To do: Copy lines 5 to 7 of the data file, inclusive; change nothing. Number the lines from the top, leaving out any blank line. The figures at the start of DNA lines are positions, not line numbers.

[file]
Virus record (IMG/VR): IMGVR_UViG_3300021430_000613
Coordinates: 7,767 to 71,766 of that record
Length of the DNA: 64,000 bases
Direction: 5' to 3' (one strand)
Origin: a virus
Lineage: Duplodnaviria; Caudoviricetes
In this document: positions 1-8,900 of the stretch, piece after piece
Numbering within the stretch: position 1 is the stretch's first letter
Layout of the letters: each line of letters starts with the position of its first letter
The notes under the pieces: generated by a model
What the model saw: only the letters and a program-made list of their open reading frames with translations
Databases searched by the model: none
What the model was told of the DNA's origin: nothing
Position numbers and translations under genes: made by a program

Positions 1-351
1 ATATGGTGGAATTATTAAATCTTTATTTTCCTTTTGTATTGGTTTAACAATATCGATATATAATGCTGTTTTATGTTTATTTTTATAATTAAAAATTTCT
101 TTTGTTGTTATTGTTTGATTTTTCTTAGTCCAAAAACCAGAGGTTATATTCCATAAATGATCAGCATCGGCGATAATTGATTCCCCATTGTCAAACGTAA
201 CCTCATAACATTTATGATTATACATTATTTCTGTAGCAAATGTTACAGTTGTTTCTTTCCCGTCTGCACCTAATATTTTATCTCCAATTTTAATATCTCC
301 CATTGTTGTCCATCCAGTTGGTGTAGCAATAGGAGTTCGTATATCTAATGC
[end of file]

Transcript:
Origin: a virus
Lineage: Duplodnaviria; Caudoviricetes
In this document: positions 1-8,900 of the stretch, piece after piece